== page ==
Daylight Savings Time and "Cyberloafing"

New research suggests that people "cyberloaf" (i.e. websurf instead of working) more when they are tired. Some people may find this surprising. (We do not.) If nothing else, this is another argument against Daylight Savings Time. As the BPS Research Digest explains:

The investigators recognised an event that affects everyone's sleep: when the clocks go forward for Daylight Saving Time. Prior evidence suggests we lose on average 40 minutes of sleep per night following the switch, as our body rhythms struggle to adjust.

Because Parenting Is Hard Enough on Its Own

We've blogged before about the limits of willpower, the idea that "willpower itself is inherently limited." A new essay by Sendhil Mullainathan and Saugato Datta speculates on the role of parents' willpower limitations, particularly with respect to low-income parents:  

Good parenting requires psychic resources. Complex decisions must be made. Sacrifices must be made in the moment. This is hard for anyone, whatever their income: we all have limited reserves of self-control, and attention and other psychic resources. ...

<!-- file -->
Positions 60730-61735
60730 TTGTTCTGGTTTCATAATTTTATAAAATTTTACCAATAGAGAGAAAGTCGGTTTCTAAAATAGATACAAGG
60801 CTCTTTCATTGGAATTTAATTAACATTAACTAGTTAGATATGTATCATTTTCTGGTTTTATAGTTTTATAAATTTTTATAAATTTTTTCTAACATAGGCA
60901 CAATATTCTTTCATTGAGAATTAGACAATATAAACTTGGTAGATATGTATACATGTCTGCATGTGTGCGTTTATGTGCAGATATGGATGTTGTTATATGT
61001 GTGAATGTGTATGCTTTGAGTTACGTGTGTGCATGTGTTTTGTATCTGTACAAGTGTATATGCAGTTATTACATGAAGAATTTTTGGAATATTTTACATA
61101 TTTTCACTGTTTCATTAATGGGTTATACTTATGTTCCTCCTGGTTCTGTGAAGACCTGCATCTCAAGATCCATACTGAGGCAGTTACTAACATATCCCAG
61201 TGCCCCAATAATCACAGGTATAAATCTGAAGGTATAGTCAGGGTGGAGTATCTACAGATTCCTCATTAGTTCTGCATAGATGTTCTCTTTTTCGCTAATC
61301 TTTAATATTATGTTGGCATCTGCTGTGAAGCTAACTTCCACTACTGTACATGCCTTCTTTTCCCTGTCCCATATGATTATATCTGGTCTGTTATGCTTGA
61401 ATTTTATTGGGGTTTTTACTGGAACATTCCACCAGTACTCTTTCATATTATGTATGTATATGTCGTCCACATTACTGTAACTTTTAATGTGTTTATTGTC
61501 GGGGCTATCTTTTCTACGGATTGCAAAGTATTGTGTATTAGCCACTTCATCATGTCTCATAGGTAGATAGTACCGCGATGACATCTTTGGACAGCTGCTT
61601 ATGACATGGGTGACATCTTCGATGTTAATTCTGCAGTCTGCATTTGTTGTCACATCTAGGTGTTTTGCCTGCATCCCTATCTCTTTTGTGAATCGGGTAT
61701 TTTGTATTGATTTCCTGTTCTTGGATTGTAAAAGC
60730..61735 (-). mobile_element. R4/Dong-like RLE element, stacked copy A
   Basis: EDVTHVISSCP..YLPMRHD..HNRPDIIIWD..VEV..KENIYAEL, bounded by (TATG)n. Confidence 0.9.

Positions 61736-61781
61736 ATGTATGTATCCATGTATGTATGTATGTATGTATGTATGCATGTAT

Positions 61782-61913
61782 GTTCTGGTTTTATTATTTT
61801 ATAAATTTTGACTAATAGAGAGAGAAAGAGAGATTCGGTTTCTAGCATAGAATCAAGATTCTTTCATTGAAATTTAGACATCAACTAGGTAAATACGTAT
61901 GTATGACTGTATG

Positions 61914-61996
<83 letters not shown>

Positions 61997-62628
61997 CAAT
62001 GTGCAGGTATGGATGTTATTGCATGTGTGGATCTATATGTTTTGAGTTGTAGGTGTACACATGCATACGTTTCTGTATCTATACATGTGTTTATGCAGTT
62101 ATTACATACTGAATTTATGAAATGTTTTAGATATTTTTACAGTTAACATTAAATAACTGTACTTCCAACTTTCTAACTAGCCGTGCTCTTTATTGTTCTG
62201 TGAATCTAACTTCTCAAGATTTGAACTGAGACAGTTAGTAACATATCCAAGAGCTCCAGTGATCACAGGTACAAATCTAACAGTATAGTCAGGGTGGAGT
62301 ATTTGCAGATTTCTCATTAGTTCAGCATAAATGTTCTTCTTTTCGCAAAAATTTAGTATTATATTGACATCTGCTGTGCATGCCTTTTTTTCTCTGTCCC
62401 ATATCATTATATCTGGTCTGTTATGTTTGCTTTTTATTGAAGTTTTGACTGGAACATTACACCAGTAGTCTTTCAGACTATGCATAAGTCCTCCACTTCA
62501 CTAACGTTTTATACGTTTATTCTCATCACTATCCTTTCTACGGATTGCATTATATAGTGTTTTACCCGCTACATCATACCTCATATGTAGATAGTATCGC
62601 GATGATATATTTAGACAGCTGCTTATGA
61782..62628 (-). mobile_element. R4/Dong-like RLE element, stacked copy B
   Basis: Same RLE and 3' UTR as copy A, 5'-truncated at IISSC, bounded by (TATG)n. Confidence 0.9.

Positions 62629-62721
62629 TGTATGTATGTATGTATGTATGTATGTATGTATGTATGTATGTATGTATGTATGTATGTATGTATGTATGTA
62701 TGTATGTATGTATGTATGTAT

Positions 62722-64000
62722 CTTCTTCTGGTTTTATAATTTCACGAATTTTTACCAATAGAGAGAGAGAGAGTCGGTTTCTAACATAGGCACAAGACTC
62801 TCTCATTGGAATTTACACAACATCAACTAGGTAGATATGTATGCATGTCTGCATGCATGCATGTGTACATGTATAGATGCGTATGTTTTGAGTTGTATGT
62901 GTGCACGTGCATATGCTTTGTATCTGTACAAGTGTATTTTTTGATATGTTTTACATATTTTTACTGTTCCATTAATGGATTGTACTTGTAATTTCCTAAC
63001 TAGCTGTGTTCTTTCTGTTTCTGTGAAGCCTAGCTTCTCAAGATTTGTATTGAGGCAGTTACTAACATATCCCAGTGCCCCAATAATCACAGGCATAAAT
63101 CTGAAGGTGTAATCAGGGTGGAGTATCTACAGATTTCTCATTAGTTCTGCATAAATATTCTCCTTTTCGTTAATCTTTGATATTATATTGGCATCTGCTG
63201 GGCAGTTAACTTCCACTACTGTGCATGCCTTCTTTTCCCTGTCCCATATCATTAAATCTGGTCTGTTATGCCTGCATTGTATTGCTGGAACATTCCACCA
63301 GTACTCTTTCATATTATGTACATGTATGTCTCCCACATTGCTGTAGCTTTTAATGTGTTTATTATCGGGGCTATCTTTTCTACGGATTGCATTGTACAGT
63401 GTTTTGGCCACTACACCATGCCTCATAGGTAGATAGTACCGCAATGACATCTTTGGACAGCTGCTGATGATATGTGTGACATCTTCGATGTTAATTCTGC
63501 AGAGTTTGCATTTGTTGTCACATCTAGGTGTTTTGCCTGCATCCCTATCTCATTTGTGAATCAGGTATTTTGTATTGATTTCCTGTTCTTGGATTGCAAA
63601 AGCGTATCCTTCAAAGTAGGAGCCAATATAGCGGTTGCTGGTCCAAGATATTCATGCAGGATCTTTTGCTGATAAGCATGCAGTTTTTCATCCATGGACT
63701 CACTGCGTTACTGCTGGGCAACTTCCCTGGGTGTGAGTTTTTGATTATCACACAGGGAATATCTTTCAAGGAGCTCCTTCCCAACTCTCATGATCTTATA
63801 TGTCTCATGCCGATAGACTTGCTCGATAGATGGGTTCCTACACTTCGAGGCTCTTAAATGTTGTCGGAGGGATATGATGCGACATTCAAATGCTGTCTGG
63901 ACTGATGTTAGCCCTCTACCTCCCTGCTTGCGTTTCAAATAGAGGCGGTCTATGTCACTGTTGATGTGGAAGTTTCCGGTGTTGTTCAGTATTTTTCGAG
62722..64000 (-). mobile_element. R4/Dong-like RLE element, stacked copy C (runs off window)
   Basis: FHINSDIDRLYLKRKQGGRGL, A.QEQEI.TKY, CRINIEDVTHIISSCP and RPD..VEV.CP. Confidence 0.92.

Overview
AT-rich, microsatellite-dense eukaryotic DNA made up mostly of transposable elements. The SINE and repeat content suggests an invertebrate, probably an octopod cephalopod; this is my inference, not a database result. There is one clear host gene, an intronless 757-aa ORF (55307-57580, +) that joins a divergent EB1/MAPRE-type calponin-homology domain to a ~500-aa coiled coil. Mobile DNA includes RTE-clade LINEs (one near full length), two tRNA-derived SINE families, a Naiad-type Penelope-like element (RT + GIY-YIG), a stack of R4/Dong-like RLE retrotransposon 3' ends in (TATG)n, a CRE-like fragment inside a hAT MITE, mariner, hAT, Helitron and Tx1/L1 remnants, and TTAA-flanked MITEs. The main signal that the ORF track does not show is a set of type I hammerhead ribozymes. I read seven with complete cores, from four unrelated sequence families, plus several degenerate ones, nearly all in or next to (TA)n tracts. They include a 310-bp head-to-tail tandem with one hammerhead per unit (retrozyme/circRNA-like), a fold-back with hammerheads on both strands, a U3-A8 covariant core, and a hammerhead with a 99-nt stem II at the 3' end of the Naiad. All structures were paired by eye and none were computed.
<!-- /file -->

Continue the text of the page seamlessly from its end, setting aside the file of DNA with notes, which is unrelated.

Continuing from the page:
The Authors of Willpower Answer Your Questions

Last week, we solicited your questions for John Tierney and Roy Baumeister, authors of the new book Willpower: Rediscovering the Greatest Human Strength . You responded with a variety of interesting questions, and now Tierney and Baumeister return with some in-depth answers.

Thanks to everyone for participating.


Q. Is willpower a single commodity (so to speak), or is there, as I suspect, a one type of willpower for, say, dieting, another one for academic study, another for this, another for that? -AaronS

A. No, there’s just one single resource (or commodity). There’s one source of mental energy for resisting temptation and performing other acts of self-control, and this willpower is also depleted by making decisions. What you experience may reflect the fact that willpower is limited and so people have to allocate it: they use it at the office to work effectively and diligently, but have messy homes and are short-tempered in the evening. Or people who show wonderful self-control at dealing with personal relationships but can’t seem to meet their deadlines.